After having shut down part of who you are, she reignites your inner free spirit – your inner goddess – by picking wild flowers and being shamelessly on fire. She, in fact, shows you the power of the roaring feminine, the bravery to relish in yourself and ravish life whole.

When you live in a different country, she invites you into her life and together you: watch ER on Thursday nights and drink wine; learn about her culture; cry and hold eachother’s hands; try veggie loaf on Thanksgiving; go on safaris; eat dosas and drink coffee for hours; have breakfast every Sunday; meet her entire family and become part of it; talk about spirituality and writing; sit in a cafĂ© while she generously helps you plan out the next steps of your career, completely believing in your ability; ride elephants; get twirly; bond over reggae; go to eachother’s weddings; become entrepreneurs; spend hours talking over coffee; drive to the airport when you’re moving home because of a divorce and her strong presence, for a few more minutes, will get you through; experience Italy; learn that the love of friendship surpasses religion, ethnicity, culture, age, language, distance and years apart. 
That time when you decide, finally, you’re leaving that super bad relationship?  She sneaks off from work to help you load up all your belongings -- stuffed in black garbage bags. She teaches you how to smoke a cigar, slowly, as you sit outside on a starry night, wrapped in blankets, talking.  And when you can’t light the cigar properly, she’ll do it for you.

Your girlfriends love your child – without judgment, exactly the way she is – as though she's a part of their family, pledging they’ll always be there for her ... her own little guardian fairy mommies. Because they are there for your child. Perhaps they simply get your daughter a Bandaid and hold her while she’s crying; teach her how to vacuum; dance with her; and take her for the night so you – a single mom – can have an evening off.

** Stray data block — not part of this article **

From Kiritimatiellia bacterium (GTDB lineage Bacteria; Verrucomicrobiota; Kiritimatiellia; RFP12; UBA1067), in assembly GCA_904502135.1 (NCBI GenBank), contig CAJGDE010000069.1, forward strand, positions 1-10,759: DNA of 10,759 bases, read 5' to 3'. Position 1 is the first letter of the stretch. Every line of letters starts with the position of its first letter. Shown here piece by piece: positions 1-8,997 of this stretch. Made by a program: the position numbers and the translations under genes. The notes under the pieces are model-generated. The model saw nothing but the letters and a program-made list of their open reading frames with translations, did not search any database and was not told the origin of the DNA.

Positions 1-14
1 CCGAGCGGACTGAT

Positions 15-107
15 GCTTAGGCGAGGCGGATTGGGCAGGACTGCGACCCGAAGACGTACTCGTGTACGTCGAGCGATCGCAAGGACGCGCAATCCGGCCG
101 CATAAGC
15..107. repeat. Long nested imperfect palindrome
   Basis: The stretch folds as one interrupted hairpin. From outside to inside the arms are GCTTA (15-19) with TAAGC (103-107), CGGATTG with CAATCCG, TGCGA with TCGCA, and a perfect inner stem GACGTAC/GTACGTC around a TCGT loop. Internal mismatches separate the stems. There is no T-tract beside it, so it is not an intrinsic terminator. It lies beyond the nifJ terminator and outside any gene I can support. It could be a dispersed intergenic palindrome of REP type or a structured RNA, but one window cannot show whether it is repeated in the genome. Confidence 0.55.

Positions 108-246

Your beautiful friend will come over when you’re feeling down, bringing you apples from the orchard; she’ll cook you countless meals; and in the summer, she’ll make you nix the black for the red toenail polish while getting pedicures. You share secrets (and Pinterest boards), have grown-up sleepovers, and talk until 4AM.

When you want to howl at the moon and forgo the high road, girlfriends howl with you … then lead you back gently – or firmly (whichever is necessary) – back on path.   

At those times when you’re self-absorbed and being a not-so-good friend, they tell you. You learn forgiveness and acceptance. The importance of boundaries. They teach you to a better mother. A better woman. A better friend. A better wife or girlfriend. A better daughter. A better sister. Better at returning phone calls. Just … better.

The beautiful women who have graced my life – whether for a short or long period of time – have opened up something new in my world. Let me see a new way. And thank god that also included a way to much, much better hair.

And so I love you. And I’m eternally grateful. 

Saturday, July 12, 2014

What I'm Up To: A Blog Hop

Today’s post is just for fun, really. It’s a way to let you know what I’m up to while introducing you to other wonderful writers and creative types through a “Blog Hop.” You can read more about five different wonderful creatives (three of which asked me the following questions) at the end of the post.

What am I working on?
Coaching: I’m creating a program to re-ignite sensuality as a way of practicing self-love and care while being more present in our lives. I’m also coaching clients on a variety of topics.